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Walking Past the Billboard – The Power of Consumers

| Lewis Akenji

In a democratic market economy the consumer has power over the choice of what he buys or doesn’t. Does he want or need a cool drink on a hot summer day? Can he choose it not to be a coke?

“Consumers, by definition, include all of us.
They are the largest economic group in the economy, affecting and affected by
almost every public and private decision. Two-thirds of all spending in the
economy is by consumers. But they are the only important group in the economy
who are not effectively organised, whose views are often not heard.”
J.F.
Kennedy, 1962

In a democratic market
economy
the consumer has power over the choice of what he buys or
doesn’t. Does he want or need a cool drink on a hot summer day? Can he choose it
not to be a coke?

Here’s how it is walking downtown Budapest. For every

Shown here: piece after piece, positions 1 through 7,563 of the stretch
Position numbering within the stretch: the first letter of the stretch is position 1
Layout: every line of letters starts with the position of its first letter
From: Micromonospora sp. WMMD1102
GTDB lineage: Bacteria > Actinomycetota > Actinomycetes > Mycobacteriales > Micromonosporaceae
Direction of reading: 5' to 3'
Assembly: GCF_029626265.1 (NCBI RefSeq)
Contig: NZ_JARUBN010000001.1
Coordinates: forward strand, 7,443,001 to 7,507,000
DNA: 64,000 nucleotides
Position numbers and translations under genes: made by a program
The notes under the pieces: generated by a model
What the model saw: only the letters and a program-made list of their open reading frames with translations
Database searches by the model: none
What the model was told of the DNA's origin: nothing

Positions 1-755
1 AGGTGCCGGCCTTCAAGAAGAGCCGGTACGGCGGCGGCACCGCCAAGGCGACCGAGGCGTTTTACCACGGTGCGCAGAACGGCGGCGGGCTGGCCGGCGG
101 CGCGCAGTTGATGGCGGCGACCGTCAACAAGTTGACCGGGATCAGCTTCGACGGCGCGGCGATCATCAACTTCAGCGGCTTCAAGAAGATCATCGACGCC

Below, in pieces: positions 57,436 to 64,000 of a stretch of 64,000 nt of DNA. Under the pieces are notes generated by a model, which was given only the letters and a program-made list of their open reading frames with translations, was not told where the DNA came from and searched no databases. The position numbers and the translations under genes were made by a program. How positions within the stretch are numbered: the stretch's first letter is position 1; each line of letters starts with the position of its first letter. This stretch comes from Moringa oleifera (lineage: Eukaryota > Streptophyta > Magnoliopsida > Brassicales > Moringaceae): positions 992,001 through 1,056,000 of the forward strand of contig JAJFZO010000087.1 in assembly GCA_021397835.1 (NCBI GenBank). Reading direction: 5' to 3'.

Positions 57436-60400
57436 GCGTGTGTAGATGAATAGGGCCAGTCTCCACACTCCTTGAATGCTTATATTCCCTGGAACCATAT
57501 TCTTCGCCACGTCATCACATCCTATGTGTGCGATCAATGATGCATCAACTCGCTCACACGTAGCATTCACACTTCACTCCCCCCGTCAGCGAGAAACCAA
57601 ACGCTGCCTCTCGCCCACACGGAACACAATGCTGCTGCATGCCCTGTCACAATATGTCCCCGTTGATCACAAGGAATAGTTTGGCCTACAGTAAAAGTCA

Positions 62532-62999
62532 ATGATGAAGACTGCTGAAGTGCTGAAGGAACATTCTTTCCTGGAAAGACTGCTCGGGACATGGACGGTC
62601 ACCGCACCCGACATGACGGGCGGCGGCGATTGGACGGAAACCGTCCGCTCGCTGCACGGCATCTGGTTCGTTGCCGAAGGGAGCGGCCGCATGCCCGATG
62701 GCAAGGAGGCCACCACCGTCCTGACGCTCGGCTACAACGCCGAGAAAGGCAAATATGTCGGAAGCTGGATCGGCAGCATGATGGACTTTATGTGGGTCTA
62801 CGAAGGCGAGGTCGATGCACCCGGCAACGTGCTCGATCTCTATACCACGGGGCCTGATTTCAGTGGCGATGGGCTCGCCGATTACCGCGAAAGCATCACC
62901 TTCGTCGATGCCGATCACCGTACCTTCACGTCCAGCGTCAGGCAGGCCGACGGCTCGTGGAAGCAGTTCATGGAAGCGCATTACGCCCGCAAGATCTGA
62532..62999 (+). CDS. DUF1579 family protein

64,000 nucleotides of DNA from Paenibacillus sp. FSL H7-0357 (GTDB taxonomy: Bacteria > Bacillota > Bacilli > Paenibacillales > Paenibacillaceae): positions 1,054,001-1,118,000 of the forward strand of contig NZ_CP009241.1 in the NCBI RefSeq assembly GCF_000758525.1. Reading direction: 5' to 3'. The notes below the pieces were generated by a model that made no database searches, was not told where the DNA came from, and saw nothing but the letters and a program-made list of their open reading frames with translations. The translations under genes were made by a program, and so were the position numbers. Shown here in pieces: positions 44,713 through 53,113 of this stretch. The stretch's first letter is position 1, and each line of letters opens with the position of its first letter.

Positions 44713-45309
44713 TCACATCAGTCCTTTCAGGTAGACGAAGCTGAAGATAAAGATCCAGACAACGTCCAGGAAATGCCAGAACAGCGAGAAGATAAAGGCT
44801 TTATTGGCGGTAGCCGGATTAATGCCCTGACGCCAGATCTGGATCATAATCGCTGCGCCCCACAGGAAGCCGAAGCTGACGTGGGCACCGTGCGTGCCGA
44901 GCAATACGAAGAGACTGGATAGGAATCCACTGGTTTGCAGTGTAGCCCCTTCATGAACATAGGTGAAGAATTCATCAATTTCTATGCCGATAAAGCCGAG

five steps I take, there’s a new advert beckoning me to try out a product: a
billboard of that new TV set which looks slicker than the one I bought last
year, happy faces of a family sitting around watching it; and, by the way,
‘hurry up’ because it’s on ‘limited’ offer at a discount in Wal-Mart. Next five
steps. Look at the shop window! That cool blouse which that famous model wore in
that popular movie. Five steps. That’s the latest model of the phone everybody’s
talking about, it’s a more phone than this one in my pocket, and it totally
suits my personality. In between five-steps, there’s every other form of
marketing bumping in: the guy with the “Have a break, Have a KitKat” T-shirt,
the vehicle with “Nokia. Connecting people.” At home is not different. Empty
your letterbox on the way in and it’s full of supermarket leaflets, flyers,
catalogues. Settle to watch TV, it runs five commercials every 15 minutes.
Switch it off for the radio and it’s no better, only louder. Want to do some
work on the internet? First clear your way through the pop-ups and “Viagra” junk
mail.

According to the Worldwatch Institute, “global
spending on advertising reached $446 billion in 2002, an almost nine-fold
increase over 1950.” In an economy where breathless, manipulative advertising
pre-selects choices for people, consumers – you and I – are rendered